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Metal Roof Prices, Reviews and Pros vs Cons

Metal Roofing

Thanks to a variety of benefits, metal roofs have experienced incredible popularity growth in recent years. They are a sustainable, attractive option that helps lower utility costs and matches any architectural style.

When they picture metal roofs, many people still imagine the traditional corrugated metal roof on a barn. You can, of course, choose that style, but you can also choose metal shakes, tiles, shingles, and more.

What Kind of Metal Is Used for Roofing?

The two most common metal roofing materials are steel and aluminum. In addition, you find copper, stainless steel, and alloys, but usually only on higher end homes, as these materials are much more expensive.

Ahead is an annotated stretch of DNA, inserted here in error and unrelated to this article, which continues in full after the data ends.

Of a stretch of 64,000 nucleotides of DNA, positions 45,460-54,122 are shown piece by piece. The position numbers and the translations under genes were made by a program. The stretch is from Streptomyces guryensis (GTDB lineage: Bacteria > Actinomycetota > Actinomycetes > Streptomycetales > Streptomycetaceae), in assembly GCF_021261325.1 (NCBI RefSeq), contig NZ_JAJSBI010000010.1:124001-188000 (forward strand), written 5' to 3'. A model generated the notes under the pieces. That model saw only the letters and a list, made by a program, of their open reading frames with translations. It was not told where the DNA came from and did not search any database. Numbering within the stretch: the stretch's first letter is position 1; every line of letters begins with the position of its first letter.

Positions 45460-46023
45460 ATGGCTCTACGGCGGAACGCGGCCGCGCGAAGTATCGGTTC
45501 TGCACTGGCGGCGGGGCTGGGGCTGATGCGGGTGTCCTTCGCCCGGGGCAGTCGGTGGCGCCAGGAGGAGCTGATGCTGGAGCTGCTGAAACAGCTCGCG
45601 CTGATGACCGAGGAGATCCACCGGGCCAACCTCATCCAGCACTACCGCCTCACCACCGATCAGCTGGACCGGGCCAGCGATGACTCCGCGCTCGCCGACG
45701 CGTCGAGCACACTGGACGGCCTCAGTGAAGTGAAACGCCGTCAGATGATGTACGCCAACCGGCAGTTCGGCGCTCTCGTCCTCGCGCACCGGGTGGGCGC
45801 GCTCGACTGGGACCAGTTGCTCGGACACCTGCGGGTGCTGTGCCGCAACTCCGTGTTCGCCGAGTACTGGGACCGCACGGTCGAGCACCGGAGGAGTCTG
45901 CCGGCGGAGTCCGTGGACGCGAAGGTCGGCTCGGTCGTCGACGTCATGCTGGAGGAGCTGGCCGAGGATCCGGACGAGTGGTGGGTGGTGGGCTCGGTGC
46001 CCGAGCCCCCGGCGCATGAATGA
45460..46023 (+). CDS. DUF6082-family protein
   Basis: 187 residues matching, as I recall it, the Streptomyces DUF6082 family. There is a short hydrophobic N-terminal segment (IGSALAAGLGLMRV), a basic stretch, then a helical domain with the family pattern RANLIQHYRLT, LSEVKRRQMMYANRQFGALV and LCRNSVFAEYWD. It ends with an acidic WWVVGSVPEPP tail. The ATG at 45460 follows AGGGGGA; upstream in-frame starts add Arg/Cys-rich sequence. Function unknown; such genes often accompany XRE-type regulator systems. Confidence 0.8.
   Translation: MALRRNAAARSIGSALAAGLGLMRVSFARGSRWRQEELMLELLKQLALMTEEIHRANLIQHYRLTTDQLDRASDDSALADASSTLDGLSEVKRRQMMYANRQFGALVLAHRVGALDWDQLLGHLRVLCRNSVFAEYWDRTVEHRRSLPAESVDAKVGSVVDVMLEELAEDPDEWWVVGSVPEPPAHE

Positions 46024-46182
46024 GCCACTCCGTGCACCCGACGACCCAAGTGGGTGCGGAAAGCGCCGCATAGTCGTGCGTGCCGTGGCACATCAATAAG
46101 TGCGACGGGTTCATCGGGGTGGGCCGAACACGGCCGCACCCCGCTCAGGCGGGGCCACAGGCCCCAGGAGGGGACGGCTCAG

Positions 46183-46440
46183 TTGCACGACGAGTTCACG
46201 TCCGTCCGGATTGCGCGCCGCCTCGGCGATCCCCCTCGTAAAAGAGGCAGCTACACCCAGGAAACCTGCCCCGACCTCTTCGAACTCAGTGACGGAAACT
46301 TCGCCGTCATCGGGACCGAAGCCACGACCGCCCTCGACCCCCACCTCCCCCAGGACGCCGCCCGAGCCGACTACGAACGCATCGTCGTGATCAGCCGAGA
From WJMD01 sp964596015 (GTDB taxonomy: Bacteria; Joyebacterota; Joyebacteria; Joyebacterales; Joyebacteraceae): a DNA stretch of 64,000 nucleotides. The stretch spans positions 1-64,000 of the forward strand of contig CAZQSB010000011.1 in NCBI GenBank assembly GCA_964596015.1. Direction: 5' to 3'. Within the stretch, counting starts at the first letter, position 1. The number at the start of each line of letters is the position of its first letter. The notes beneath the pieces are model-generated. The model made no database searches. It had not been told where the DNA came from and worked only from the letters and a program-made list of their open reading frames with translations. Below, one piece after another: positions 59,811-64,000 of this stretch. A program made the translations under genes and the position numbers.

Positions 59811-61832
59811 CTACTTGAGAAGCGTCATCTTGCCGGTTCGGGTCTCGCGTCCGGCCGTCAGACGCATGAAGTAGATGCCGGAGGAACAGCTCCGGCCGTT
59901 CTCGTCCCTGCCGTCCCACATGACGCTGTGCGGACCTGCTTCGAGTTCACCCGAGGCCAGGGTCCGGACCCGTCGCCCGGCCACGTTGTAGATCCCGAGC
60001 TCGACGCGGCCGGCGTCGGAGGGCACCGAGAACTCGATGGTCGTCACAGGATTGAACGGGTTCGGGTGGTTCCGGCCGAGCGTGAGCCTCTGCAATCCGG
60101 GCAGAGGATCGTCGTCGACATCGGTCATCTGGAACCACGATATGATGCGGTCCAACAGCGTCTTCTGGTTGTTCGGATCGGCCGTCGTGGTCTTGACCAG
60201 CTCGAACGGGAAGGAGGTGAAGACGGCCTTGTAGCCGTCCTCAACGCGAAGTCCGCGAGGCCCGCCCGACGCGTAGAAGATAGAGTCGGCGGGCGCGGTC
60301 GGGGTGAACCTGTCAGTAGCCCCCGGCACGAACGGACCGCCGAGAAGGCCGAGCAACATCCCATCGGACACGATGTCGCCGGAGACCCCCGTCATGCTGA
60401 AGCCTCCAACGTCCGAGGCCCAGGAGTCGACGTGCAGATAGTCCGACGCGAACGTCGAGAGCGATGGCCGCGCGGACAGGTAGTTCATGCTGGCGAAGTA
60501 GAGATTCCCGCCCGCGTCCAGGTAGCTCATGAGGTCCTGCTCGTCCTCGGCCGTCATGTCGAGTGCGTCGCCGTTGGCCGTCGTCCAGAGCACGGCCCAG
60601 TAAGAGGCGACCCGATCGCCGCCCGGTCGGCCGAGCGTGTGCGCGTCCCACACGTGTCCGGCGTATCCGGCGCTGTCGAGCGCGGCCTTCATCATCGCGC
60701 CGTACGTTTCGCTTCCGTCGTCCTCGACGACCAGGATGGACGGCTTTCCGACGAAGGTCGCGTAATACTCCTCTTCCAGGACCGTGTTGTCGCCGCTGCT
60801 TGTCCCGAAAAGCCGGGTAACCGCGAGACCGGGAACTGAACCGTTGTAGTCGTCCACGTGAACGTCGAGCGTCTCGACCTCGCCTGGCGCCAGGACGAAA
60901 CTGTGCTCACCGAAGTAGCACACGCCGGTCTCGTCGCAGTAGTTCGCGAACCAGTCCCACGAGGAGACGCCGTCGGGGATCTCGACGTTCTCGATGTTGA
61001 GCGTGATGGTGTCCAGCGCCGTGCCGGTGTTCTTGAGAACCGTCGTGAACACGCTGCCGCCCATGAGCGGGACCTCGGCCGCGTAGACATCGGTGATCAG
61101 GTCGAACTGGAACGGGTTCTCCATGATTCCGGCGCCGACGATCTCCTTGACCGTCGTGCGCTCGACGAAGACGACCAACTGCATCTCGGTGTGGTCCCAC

• Steel: The most popular choice thanks to its durability and strength, steel roofs include finishes and coatings that protect the material against rust and corrosion. Typically, the steel receives a zinc coating and then a protective sealant. For color, expect to find an epoxy primer under the acrylic top coat in the finish of your choice.
  • Aluminum: This is the second most common metal roof material. It is extremely lightweight and does not rust. However, it is also much softer than steel, so it dents more easily. Add environmentalist concerns that aluminum lacks the sustainability of steel and you see why it isn't as common a choice for metal roofs.
  • Stainless steel: Extremely expensive but also extremely strong, stainless steel does not rust or corrode. With a terne coating, you get stainless steel's natural, matte gray finish.
  • Copper: There's a reason people have used copper roofing for centuries: it doesn't rust and weathers beautifully (think of the Statue of Liberty's verdigris patina). However, it's also very expensive so is not commonly used as a roofing material.
  • Alloys: The metals in alloys are chosen for their strength, durability, and how well they weather. The cost varies according to the metals used, but as a general rule, alloys are more expensive than steel or aluminum.